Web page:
Friday, June 11, 2004

They're Playing Basketball

It is once again NBA Finals time. And once again, the LA Lakers and Phil Jackson are looking for another title. But something seems to be happening on the road to the coronation of Phil and his boys. Someone forgot to tell the Detroit Pistons that they were just supposed to roll over and play dead, and they now lead the series two game to one (and really ought to be up three-zero and on the brink of sweeping).

This series, more than many others, is full of backstories and drama. Let's set aside Kobe's little Eagle County problem, as I think we are all tired of hearing about it. The Lakers were able to persuade Gary Payton and Karl Malone to go to LA at a huge discount in order to realize their dreams of an NBA Championship. And at the beginning of the season when the Lakers were 18-3 that certainly seemed to be the right decision. But LA barely made it past the Spurs and the T-wolves to reach these Finals.

Aside from the usual Kobe-Shaq feuds, the Lakers have also had to deal with a disgruntled Gary Payton, who felt as though he was not used appropriately in Phil Jackson's scheme. Payton was not available after Game 2, nor for the media availability on the day after. One can see the look of disgust on the Glove's face as he watches his Finals dream slip through his grasp. But Payton needs to own up to a couple of things- one is that he went to LA with the full knowledge of the triangle offense run by Jackson and its impact on his scoring chances; second, age has caught up to Payton as evidenced by Chauncey Billups eating his lunch in all three games thus far.

And poor Karl Malone who had never gone on the DL once in his career, was injured and missed forty games during the regular season and has spent the playoffs hobbled by a sore knee. Due to his injury, he simply cannot be the force on the court we have come to expect from the Mailman. But he is a gamer and no one has heard Malone make an excuse or complain about a thing this year.

Taken together, Malone and Payton are probably two of the better liked players in the NBA and both contribute significantly off the court. And for that reason, I do feel sorry that they will likely miss an opportunity to raise the trophy. But did they really think the drama that has surrounded the Lakers for the past couple of seasons would subside enough for a taste of Championship glory?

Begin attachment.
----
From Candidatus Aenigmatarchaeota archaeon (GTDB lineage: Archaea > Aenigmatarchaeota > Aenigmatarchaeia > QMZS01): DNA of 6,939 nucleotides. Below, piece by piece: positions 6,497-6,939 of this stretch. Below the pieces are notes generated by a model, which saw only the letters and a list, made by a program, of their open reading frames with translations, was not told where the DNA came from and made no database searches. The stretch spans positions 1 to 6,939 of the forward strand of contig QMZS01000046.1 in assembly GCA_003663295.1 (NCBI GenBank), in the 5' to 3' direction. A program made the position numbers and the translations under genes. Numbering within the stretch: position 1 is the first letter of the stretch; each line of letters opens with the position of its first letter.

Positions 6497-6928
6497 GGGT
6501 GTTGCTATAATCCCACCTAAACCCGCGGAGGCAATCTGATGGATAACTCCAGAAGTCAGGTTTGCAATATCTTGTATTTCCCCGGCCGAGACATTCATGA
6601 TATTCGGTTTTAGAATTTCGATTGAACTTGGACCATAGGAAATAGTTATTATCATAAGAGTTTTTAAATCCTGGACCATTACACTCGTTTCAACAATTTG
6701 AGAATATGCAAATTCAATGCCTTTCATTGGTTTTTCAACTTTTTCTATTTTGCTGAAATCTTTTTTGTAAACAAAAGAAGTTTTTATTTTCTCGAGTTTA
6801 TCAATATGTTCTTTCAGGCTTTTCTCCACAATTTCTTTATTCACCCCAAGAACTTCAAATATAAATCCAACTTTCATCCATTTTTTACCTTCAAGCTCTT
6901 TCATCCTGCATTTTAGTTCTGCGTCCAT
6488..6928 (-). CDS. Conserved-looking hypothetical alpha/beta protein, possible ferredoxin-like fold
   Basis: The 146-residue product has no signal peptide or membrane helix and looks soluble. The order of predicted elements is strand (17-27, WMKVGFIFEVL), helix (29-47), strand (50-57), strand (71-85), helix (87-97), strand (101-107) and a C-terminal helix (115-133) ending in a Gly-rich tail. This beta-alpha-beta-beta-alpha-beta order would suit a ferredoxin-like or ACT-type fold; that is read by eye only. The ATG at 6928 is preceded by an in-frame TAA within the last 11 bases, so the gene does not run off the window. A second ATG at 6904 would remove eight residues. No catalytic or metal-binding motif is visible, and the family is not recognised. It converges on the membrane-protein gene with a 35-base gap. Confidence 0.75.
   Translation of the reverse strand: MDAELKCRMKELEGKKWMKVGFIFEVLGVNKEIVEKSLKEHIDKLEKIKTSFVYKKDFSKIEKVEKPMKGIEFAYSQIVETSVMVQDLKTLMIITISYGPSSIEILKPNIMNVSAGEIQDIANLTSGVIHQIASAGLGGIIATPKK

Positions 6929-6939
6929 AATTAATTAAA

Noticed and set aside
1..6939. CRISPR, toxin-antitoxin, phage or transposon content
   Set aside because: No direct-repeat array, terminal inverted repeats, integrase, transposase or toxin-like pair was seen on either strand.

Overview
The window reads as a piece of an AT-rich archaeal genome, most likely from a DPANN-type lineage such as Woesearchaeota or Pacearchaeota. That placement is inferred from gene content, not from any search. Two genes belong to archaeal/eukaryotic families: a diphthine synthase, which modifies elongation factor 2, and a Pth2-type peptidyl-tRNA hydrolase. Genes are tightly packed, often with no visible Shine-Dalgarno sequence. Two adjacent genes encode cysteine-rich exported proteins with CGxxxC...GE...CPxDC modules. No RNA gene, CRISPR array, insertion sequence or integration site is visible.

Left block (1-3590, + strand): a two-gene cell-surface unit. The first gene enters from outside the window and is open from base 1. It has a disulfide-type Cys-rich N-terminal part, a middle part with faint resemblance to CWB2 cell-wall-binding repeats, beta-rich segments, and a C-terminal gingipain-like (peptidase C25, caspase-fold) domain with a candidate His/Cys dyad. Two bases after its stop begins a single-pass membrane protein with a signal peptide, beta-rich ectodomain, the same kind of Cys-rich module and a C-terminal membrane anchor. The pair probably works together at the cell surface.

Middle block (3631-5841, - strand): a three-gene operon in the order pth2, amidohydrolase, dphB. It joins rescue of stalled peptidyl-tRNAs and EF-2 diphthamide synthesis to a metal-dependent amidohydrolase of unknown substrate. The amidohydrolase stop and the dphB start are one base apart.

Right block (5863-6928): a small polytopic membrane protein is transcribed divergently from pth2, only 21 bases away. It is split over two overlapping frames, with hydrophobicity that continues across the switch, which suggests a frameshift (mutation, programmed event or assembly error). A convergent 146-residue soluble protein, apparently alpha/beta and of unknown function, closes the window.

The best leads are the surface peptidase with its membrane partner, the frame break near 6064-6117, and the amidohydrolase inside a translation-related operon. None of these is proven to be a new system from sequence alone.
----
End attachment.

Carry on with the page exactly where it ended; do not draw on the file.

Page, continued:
But a bigger point here is that the Lakers are being beaten by that all too rare entity in modern sports- a team. The Detroit pistons are very similar to my own New England Patriots in that they play as a group, no matter who is on the court at any particular moment. These guys genuinely love each other and their coach. They give credit to one another and their coach for their successes, rather than accepting the accolades heaped on them. Rip Hamilton has been masterful throughout the playoffs and yet every time he is asked about his performance he credits his coach.

The Detroit Pistons are the sort of ball club and players that all young athletes should be forced to watch. This is how sports are supposed to be played. The work ethic of this team is legendary, from Big Ben Wallace down to (bench warmer) Darko Milicic. It is so refreshing to see them have success, just as it was to watch the Patriots win two of the last three Super Bowls. (Both teams in the Stanley Cup Finals played the same sort of team game, as did last year's World Series winning Marlins.)

I think that we may be on the verge of a trend here and it feels good. After years of the me, me, me glory seeking athletes who cared more about their paychecks and their personal glory than team success, we now are seeing a resurgence of the team concept. This bodes well not just for sports, but also for society at large as this sort of sea change in priorities is infectious.


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